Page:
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I had something weird happen on my computer. I had gperf installed under /usr/local/bin. As related to questionI asked here I had a perl script running on my computer which contain the line system() on gperf with flags something look like

perl file:

system("gperf ...") == 0 || die "calling gperf failed: $?";

However no matter how hard I try the gperf will not run and out put the failed message

to debug I tried something like

system("echo \$PATH") == 0 || die "calling gperf failed: $?";

and found that it does not contain /usr/local/bin/ where i installed my gperf but only look in usr/bin where it was not installed

So the $PATH is wrong... So I googled around and saw system() is same as calling /bin/sh inside a file so i tried /bin/sh and echo $PATH which found that it contain /usr/local/bin/ to my disbelieve. So my question is where is the $PATH for a system() declared? why is it different then the one inside a Bourne shell ?

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2 Answers 2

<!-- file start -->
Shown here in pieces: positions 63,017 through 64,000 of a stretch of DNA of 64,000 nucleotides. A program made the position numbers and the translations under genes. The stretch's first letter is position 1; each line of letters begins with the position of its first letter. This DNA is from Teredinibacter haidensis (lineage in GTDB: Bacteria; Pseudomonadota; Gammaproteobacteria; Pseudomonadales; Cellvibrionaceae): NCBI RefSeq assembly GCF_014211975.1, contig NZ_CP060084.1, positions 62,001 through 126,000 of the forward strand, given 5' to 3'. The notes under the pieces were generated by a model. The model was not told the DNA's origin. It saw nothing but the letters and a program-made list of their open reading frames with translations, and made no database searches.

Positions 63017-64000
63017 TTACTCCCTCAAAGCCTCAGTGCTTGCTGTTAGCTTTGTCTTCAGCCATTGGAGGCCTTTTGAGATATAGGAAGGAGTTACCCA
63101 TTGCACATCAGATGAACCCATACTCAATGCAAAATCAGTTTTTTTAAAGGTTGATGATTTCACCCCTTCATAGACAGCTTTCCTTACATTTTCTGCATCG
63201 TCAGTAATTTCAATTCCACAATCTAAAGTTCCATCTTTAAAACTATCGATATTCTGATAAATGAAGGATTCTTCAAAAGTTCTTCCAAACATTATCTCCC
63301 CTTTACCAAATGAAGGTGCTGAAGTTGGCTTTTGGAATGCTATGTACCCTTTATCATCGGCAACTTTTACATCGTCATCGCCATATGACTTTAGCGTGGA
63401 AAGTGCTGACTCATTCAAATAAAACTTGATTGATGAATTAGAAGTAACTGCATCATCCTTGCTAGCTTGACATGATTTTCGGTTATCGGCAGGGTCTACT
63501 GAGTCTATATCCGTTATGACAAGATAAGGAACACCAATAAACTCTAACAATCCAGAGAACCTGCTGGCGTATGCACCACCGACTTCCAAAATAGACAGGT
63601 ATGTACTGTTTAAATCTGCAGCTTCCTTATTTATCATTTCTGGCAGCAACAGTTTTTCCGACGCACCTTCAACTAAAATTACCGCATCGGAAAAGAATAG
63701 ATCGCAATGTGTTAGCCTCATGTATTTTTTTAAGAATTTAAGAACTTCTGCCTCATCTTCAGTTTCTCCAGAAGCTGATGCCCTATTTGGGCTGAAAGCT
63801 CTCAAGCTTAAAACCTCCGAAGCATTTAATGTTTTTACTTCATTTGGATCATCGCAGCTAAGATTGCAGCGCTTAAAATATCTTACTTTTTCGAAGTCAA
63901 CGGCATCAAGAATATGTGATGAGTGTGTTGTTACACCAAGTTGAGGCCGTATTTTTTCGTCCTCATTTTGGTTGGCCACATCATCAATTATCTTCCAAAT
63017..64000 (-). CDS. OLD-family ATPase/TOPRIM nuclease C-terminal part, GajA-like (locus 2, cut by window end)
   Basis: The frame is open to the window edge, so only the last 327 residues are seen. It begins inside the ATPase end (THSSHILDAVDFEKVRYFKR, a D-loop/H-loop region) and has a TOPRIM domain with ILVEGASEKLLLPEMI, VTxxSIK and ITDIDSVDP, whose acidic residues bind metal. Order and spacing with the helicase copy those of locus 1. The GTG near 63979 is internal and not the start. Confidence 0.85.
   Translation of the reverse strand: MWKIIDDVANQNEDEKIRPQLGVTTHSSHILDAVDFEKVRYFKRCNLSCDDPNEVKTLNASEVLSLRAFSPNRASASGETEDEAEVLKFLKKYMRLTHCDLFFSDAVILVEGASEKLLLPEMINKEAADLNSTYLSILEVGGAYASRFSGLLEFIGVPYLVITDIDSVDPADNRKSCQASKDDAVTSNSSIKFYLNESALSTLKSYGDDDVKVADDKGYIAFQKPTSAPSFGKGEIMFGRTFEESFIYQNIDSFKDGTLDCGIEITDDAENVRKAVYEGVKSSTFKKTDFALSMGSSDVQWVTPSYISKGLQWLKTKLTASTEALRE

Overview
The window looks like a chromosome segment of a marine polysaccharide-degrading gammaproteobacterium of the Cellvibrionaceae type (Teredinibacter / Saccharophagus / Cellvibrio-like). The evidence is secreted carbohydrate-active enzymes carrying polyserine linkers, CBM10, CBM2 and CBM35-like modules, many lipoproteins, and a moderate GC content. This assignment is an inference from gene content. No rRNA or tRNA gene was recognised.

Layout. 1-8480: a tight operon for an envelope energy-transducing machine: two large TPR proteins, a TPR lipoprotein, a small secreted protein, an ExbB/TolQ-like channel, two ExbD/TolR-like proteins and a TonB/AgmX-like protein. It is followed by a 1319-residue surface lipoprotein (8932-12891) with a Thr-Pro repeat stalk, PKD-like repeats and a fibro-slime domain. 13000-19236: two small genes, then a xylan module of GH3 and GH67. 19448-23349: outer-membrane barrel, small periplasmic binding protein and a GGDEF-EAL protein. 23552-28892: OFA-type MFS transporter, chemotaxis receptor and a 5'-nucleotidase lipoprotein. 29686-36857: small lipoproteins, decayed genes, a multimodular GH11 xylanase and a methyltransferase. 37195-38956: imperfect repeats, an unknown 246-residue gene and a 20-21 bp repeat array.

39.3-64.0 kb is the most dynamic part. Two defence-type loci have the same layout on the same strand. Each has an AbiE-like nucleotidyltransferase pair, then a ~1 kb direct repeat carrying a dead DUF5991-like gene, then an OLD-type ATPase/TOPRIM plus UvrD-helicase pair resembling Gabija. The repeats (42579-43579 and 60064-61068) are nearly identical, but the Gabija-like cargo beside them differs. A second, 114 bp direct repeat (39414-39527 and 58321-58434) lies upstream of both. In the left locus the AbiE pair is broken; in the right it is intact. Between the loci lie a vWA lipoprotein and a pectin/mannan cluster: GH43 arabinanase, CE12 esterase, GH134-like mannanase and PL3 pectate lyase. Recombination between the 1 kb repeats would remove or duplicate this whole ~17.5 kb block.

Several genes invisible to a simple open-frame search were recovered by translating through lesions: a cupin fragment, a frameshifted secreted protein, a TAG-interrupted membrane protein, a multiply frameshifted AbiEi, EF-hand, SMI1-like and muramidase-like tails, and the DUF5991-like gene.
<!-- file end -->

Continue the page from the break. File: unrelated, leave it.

up vote 7 down vote accepted

The PATH used by commands launched via system is the same as the one in the perl script, accessible through $ENV{PATH}. It's the PATH that the perl script inherits from the program that called it, unless you changed it in the script.

What's biting you is probably that you set up your PATH in the wrong configuration file. Define it in ~/.profile, /etc/profile or other system-wide file, not in a shell configuration file such as .bashrc. See this question for some general information.

If you want to set the path manually inside the perl script, you can use something like

$ENV{PATH} = "/usr/local/bin:$ENV{PATH}" unless ":$ENV{PATH}:" =~ m~:/usr/local/bin:~;

but this is probably a bad idea: in most cases, your script should not modify the path chosen by the user who runs that script.

If you're having trouble finding the right place to set PATH on your system after reading the question I linked to and the questions linked in my answer there, ask on Unix & Linux and be sure to state the details of your operating system (distribution, version, etc.) and how you log in (this is a user question, not a programming question).

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On a linux system using BASH as the shell, the PATH is set at login time from the user's .bash_profile file in their home directory. You can append the /usr/local/bin directory with a line like this at the end of the file:


The other (probably more reliable) way to fix it is to use the absolute path in your system call, like this:

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I wouldn't recommend calling gperf with an explicit path. What if it's in /usr/bin or ~/bin on some other system? That's exactly what PATH is for. –  Gilles Aug 29 '12 at 23:53
Good point about other systems. –  calmond Sep 6 '12 at 17:14

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